- Mayo Thompson (Hurricane Fighter Plane)
With that Mayo Thompson uttered the truest statement he’s ever given in his entire life. By far the least insane song on an album too weird for even late 1960s Berkeley. Indeed there is a story where The Red Crayola was paid $10 to stop a performance in Berkeley, which presented the audience with squalls of feedback and an ice cube melting onto aluminum foil with a contact mike attached. Later reviewers would remark that The Red Crayola (and The Familiar Ugly, the members responsible for the ‘Free Form Freakouts’ that adorn the album) made the audience uptight. Honestly that was probably The Red Crayola’s intention as they were highly methodical with their approach. Many attribute the cacophonous sound with the first forays into what would eventually come to define the ‘industrial genre’. In fact many of the ‘Free From Freakouts’ are far more maddening than what came after it.
Introducing the album is a sound that would feel more at home on an AMM album than anything remotely categorized as rock. Much of the album seems to owe quite a debt to more avant-garde musicians than anything going on in rock, especially on the ‘Free Form Freakout’ pieces. Rhythms are pointless though apparently among the noise are people attempting to keep rhythm by striking matches together and blowing on a soda pop bottle. If anyone has good enough ears to notice this, kudos to them. From there comes perhaps the closest approximation to a single that the early incarnation of The Red Crayola would ever achieve. ‘Hurricane Fighter Plane’ features Mayo Thompson’s completely surreal ode to his fighter plane. The bass player tries his best impersonation of someone who knows how to play the bass and literally could not be more perfectly attuned to the weird energy of the song. Roky Erickson (of another famed weird 60s band 13th Floor Elevators) plays the impressionistic organ. Loose drumming defines the piece as it sort of wanders off into yet another ‘Free Form Freakout’.
Mayo Thompson gets a number of memorable lines into the atmospheric rumblings of ‘Transparent Radiation’. By far the most memorable is “Eating babies for nourishment” showing off just how strange he could get. The Familiar Ugly do a pretty fine job on the next ‘Free Form Freakout’ as a discernible rhythm can almost be filtered out from all the chaos, but fortunately any attempts at clarity are thankfully thwarted. From here comes the anti-war song simply named ‘War Sucks’ which appears to have a lot in common with the drone strum work of the Velvet Underground. Moving back into ‘Free Form Freakout’ Mayo Thompson sings of “I will not talk of dead men’s rooms and tombs”. Repetitive guitar work at times flirts with more oppressive tones.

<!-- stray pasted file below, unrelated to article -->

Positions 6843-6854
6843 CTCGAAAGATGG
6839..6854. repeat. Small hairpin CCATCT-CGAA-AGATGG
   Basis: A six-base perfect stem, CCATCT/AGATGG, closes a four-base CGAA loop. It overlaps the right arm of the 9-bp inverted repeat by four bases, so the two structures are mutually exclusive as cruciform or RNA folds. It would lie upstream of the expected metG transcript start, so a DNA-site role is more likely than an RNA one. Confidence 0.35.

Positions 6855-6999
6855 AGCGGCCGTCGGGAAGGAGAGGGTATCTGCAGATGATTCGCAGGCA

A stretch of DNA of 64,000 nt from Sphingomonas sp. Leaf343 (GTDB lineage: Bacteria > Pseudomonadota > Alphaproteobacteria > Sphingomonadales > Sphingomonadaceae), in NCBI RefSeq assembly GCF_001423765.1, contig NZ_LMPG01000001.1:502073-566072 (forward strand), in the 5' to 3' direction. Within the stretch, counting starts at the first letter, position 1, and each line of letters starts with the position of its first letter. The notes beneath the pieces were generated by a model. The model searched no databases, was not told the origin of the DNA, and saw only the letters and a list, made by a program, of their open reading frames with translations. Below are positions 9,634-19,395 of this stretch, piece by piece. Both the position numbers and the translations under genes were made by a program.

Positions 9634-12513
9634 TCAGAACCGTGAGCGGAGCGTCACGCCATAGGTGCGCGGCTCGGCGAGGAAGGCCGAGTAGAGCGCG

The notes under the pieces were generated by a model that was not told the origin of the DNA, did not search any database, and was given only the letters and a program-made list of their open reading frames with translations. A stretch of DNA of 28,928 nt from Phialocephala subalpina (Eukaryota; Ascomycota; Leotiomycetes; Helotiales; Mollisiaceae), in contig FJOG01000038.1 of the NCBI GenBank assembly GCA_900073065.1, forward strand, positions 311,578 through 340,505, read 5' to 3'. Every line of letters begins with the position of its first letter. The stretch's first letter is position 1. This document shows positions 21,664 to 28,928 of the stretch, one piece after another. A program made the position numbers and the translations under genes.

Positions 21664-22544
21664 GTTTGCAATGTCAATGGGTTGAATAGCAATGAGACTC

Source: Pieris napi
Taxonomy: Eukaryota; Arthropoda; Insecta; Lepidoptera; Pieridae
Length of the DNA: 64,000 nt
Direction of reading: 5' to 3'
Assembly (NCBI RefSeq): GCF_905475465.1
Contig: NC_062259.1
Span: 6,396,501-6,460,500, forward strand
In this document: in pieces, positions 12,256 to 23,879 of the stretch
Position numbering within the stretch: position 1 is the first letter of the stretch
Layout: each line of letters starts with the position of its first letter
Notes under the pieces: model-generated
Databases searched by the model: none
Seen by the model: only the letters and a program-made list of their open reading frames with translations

On the title track The Red Crayola appear to merge the two worlds, of their psychedelic rock and avant-garde tendencies. Sounding akin to the freest possible jazz the song, even decades later, is incredibly unsettling. Such is the weirdness of the title track that the following ‘Free Form Freakout’ goes for a traditional song structure, letting the group relax to a large degree. Bringing things to a close is the minimal ‘Former Reflections Enduring Doubt’ which has an untrained, loose style to it.
Probably the hardest part of listening to The Red Crayola and the Familiar Ugly’s ‘Parable of Arable Land’ is how uncompromising the whole thing is. There is hardly a moment of rest among the high levels of anxiety they enjoyed creating. Clearly not attuned to any of the milder leanings of the psychedelic leanings of their brethren they rebelled against what was expected of them, making their song prickly and frustrating. Musicianship was secondary in their ultimate goal, and this additionally is something that has to be somewhat ignored while listening to their peculiar sounds. Nor did they stop after this record. Much later Mayo Thompson would re-form The Red Crayola (also as The Red Krayola due to legal concerns from Crayola) with musicians like Pere Ubu and Lora Logic, among many others. In fact, The Red Crayola continues to this very day, with its most transmission from 2010.
Seeing how far The Red Crayola’s sound reverberated into so many future bands and art forms (Mayo Thompson is a visual artist and his many collaborators often were multidisciplinary as well) is impressive. For a band that initially put so many people off, it is incredible that The Red Crayola has managed to find its way through almost five decades worth of musical changes, all the while remaining true to their unique artistic vision.